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Just 53% Say Capitalism Better Than Socialism

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posted on Nov, 3 2009 @ 12:06 PM
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I believe that if we spread the wealth, we are just propping up bad ideas. Under that idea, even if somebody is a failure or is lazy, they will still get the same amount of money as everybody else that works way harder. I just dont believe it can or will work.


How many times do I have to use the word meritocracy here?




posted on Nov, 3 2009 @ 01:20 PM
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Originally posted by The Transhumanist

I don't think we are all that far away from each other as far as being libertarian goes. Take the test on www.politicalcompass.org... Here is where I am www.politicalcompass.org...


This is where I fell on the graph in the test: results

Which was pretty surprising to me. I believe it was in the construction of the test. Many of the choices did not have satisfactory answers for me. In other words, I saw other options which I would stand for, but were not admissible in the test. Several were patently ridiculous in my mind, since I could see no reason for government involvement in them at all. Few actually touched on the topic of "liberty", and focused instead on certain fruits of liberty which have no relevance that I could ascertain.

Basically, I believe that government's role should be limited to laws, a very few laws, those which are essential to the function of a society. That role should be tightly minimized in areas of social mores and economic decisions, which are best left to the individual. Laws, and governance, should be limited to actions between individuals that result in harm to an innocent, or a person unable to defend themselves for whatever reason. In my mind, it's not government's role to tell me how to live, nor provide me with a living, it's to insure that I don't harm someone else.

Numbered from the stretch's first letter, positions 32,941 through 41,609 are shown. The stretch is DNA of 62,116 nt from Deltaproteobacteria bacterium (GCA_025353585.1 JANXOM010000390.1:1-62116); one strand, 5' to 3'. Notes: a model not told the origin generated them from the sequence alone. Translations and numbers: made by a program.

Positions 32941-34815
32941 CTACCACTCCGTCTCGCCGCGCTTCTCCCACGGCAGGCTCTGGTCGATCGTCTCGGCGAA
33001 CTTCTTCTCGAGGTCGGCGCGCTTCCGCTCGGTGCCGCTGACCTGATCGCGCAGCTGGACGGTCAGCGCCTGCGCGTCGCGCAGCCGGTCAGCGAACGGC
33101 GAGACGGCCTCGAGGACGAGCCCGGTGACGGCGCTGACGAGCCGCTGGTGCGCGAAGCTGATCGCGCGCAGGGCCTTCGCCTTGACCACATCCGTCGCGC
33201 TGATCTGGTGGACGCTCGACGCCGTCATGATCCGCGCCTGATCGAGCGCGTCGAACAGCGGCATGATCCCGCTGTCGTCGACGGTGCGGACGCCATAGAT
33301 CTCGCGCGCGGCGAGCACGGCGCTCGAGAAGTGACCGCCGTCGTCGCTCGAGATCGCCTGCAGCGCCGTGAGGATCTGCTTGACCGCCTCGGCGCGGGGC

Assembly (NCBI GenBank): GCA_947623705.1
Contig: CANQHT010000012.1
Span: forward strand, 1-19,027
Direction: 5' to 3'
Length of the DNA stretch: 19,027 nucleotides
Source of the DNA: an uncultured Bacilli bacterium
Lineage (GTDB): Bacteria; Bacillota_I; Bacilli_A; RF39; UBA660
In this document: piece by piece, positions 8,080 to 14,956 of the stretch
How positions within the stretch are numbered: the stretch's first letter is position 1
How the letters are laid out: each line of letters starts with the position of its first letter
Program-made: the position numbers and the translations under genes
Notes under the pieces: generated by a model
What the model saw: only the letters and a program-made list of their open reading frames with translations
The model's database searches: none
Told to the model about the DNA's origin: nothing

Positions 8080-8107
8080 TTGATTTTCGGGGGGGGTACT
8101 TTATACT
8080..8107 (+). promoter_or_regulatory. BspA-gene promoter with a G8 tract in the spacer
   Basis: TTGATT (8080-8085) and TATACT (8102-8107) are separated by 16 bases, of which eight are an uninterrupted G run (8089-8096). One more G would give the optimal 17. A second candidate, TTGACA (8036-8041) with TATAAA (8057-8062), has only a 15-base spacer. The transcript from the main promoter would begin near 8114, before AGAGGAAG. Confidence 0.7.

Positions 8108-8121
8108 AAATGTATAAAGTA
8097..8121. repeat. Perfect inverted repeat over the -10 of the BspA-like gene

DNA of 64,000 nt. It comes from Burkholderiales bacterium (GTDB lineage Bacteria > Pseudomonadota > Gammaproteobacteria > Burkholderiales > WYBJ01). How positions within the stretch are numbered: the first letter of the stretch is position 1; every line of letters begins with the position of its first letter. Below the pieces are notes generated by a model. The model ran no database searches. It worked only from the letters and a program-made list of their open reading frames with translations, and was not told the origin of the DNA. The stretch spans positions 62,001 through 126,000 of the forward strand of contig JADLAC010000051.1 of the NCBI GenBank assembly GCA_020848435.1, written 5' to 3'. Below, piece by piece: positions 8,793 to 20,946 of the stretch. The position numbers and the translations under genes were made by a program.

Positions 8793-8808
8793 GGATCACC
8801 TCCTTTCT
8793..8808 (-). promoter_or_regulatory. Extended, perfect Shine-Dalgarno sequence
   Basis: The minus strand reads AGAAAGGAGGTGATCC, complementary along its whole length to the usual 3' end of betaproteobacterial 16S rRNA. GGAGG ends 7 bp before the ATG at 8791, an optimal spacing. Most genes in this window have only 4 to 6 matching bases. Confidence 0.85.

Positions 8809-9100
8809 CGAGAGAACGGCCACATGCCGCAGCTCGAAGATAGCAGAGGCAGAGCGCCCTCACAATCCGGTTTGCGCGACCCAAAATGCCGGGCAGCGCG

Besides, if I let them get you, who would I have conversations like this with?


Good point. Same goes for you. I just don't plan on things ever escalating to that point. Martial law is a frighteningly powerful tool for bringing about order.


I believe that in America, martial law will have unintended consequences, bringing on a free for all anarchy rather than any sort of "order" it intends. Not a good thing, nor a productive thing. It may well result in the destruction of the very powers that seek to protect themselves by implimenting it.



Ballots not bullets. I will only fight if it becomes absolutely necessary to carry on my chosen way of life. I don't ever see capitalists coming to my door and putting a gun up to my head however. I guess I am just a little less bloodthirsty than some of you.


I think it may be less a matter of bloodthirst, and more a matter of differing thresholds in the things we will allow before taking action. I don't want to harm anyone, but neither will I stand Idly by forever while they harm me or mine.




What honestly makes a scientist more qualified to engineer a green economy?


If you look at the ludicrous number of czar appointees, it shows Obamas increasing dependency on technical specialists. The trend shows that it is only up from here with political decisions becoming increasingly technical. Who else besides an environmental engineer do you propose handles the environmental engineering in our country?


I think a better question is to determine whether or not a "green" economy is even necessary in the first place. So far, I've seen no hard evidence that it is, just a lot of politically motivated, emotionally fuelled rhetoric on the issue. All of the objective scientific data indicates that humans, as a race, have no power to change the course of cyclic nature on that sort of scale.

In the event that it were shown to be necessary, under NO circumstances would I entrust that sort of engineering to the mind of one "specialist".



posted on Nov, 3 2009 @ 03:04 PM
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I agree with most of your post. The test often didn't have answers that really satisfied me either and there were dozens more questions I wish it would have asked. That being said I think it is an adequate way to put things into perspective especially when your politics don't fall directly into one of the camps.

I disagree with you about martial law. I think you underestimate just how powerful our military is. This isn't a bunch of guys running around with muskets anymore. I don't think the citizens could ever really expect to take on the army, marines, air force and navy and win.